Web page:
Page last updated at 12:04 GMT, Thursday, 2 June 2005 13:04 UK

Blow to EU economic reform hopes

By Steve Schifferes
BBC News economics reporter

Workers from across Europe protesting in Brussels about the EU's poor record on job creation
High unemployment has undermined support for the EU

The rejection of the EU Constitution by voters in France and the Netherlands is, among other things, a rejection of the "neo-liberal" economic reform agenda.

Voters had many reasons to vote against the EU constitution.

They wanted to punish unpopular governments; they feared that enlargement would change the character of the EU or their own nation; or they worried about crime and immigration.

But one key reason was dissatisfaction about the economic performance of the core countries in the eurozone.

And for many voters, this dissatisfaction was linked to the belief that the creation of the "eurozone" - the 12 countries which have used the euro as their currency since 2002 - has led to higher prices, greater unemployment and lower living standards.

This year growth in the eurozone is forecast to be just 1.6% compared with 3.6% in the United States. Unemployment is twice as high (at 8.9% in the eurozone as a whole), and over 10% in France and Germany.

Failed reform

Many EU leaders, especially Britain's Prime Minister Tony Blair and EU Commission president Jose Manuel Barroso, have argued that the only solution to this slow growth is to accelerate the so-called Lisbon reforms.

European Commission President Jose Manuel Barroso
Jose Manuel Barroso wants to continue EU reforms

This plan, agreed in 2000, committed EU leaders to making Europe the world's most competitive region by 2010 by liberalising labour markets and accelerating economic reform.

Five years on, it is clear that the Lisbon Agenda is meeting increasing resistance among the public in key countries.

Germany's attempt to reform its labour markets and benefit system, known as Hartz IV, has led to serious losses for the ruling Social Democratic Party in recent elections in its North Rhine-Westphalia heartland, forcing Chancellor Schroeder to call early national elections.

And in both France and the Netherlands, attempt to reform the welfare state and pension system to increase contributions and reduce benefits have led to strikes and demonstrations across the country.

The failure to reform their welfare states, along with slow economic growth, led to growing budget deficits in these countries which breached the rules laid down in the EU's Stability and Growth Pact.

Germany and France defied EU attempts to make them adhere to these rules for three years, until they were finally watered down at the EU summit in March.

Levelling down

That summit also came unstuck on proposals to liberalise Europe's huge service sector, allowing companies and individuals to operate services like computing and construction across Europe without restriction.

French President Jacques Chirac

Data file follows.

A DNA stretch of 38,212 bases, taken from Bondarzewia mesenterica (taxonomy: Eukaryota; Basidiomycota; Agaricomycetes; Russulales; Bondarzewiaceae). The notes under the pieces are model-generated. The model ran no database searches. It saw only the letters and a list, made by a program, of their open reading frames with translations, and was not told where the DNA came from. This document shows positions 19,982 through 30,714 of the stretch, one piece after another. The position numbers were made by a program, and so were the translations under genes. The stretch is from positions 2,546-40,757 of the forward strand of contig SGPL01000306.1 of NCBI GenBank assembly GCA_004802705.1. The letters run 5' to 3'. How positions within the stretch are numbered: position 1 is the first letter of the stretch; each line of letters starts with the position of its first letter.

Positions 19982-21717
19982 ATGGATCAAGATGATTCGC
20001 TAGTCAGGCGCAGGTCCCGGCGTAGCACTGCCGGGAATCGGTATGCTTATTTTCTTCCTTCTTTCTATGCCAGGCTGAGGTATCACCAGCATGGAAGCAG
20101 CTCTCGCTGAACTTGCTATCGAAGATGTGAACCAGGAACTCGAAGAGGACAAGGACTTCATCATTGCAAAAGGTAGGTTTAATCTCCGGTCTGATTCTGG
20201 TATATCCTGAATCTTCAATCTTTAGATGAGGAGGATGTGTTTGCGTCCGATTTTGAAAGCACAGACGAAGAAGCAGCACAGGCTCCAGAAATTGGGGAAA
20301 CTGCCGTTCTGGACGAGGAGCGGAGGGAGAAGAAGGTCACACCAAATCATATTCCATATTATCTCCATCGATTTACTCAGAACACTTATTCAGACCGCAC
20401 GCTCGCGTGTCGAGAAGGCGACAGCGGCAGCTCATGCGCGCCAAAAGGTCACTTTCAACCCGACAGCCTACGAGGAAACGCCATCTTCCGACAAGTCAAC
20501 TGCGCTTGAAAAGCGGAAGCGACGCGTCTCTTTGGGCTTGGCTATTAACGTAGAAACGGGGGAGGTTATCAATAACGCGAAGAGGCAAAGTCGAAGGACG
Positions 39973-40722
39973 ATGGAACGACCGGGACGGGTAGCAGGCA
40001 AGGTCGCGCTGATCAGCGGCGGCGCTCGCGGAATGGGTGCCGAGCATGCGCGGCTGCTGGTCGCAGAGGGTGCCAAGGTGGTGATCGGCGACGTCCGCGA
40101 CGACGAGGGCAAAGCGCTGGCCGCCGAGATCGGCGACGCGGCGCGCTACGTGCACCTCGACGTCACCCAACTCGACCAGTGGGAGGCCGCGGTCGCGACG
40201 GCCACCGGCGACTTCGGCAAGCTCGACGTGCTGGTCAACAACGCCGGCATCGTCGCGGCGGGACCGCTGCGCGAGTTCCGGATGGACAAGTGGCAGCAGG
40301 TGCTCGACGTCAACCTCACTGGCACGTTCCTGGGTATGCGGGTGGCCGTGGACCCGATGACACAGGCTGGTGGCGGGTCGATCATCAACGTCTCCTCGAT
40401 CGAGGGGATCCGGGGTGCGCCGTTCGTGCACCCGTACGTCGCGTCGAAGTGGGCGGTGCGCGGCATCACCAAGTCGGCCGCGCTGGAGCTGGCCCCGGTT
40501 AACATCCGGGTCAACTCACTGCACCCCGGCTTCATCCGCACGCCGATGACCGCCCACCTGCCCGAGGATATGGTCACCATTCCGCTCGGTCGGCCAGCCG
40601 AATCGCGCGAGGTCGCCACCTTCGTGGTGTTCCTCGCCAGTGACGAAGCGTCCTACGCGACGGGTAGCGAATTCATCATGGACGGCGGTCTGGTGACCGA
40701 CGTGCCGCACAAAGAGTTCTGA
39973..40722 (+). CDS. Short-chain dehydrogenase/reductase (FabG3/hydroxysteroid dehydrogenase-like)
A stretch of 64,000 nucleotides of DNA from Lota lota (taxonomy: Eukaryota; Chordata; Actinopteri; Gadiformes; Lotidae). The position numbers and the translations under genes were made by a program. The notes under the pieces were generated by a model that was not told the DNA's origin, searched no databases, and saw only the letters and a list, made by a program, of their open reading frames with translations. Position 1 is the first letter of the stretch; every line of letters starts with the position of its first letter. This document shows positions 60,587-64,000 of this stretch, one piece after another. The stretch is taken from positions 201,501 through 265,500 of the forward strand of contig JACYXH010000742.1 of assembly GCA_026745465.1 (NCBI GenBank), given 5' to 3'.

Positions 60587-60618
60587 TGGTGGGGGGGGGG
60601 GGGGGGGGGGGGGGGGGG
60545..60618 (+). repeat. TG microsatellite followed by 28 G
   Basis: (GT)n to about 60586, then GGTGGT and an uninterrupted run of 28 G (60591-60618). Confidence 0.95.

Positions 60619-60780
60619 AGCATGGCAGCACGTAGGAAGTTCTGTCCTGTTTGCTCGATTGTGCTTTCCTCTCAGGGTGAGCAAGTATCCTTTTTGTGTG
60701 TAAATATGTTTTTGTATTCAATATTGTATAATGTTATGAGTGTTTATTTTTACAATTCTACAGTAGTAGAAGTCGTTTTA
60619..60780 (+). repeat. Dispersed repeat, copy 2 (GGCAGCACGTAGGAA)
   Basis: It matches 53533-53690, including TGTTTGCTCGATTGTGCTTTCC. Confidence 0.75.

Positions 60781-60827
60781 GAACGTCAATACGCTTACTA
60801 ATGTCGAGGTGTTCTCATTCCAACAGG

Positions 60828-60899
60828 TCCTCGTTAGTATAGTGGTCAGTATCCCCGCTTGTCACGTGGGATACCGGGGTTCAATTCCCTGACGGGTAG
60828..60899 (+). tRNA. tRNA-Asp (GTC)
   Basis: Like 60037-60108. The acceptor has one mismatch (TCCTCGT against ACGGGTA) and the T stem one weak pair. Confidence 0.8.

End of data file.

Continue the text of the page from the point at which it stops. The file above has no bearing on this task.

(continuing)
Mr Chirac rejected the "Anglo-Saxon" reform model

Supporters said the services directive could create 600,000 new jobs.

But it prompted fierce opposition by unions who feared it could lead to lower standards for workers.

The richer countries of Northern Europe such as France and Germany also feared that it would open the way for companies to transfer jobs from their higher-paid workers to Eastern Europe, where salaries and benefits are much lower, exacerbating unemployment.

And there were further fears that service sector workers from Eastern Europe would move West, overwhelming public services.

In the Netherlands, worries that massive immigration would swamp the Dutch way of life have also been an important factor in the growing scepticism about the EU.

It is notable that Britain was one of the few countries in Europe to agree to free immigration of people from the new EU entrants who joined on 1 May 2004 - and even Tony Blair was forced on the defensive over immigration issues during the recent election campaign.

Saving the welfare state

The vote on the EU constitution has laid bare the fundamental philosophical division within Europe between those who want to press ahead with economic reform at all costs, and those who fear that the social costs of such change will be too high.

For many in the "old Europe", the preservation of the welfare state with its social protections is paramount, even it means slower growth.

And, in contrast to the US, where mass immigration is seen as an economic benefit, many European countries with strong welfare states believe that mass immigration, even from other European countries, could put those benefits in jeopardy.

The fact that the EU constitution was at its heart about restructuring EU institutions to reflect enlargement no doubt did not add to its popularity.

EU leaders will now have to focus on many political issues.

But they will also have to rebuild the shattered consensus on economic reform that has dominated EU policy-making for the past half-decade.

ECB 'concerned' about euro deal
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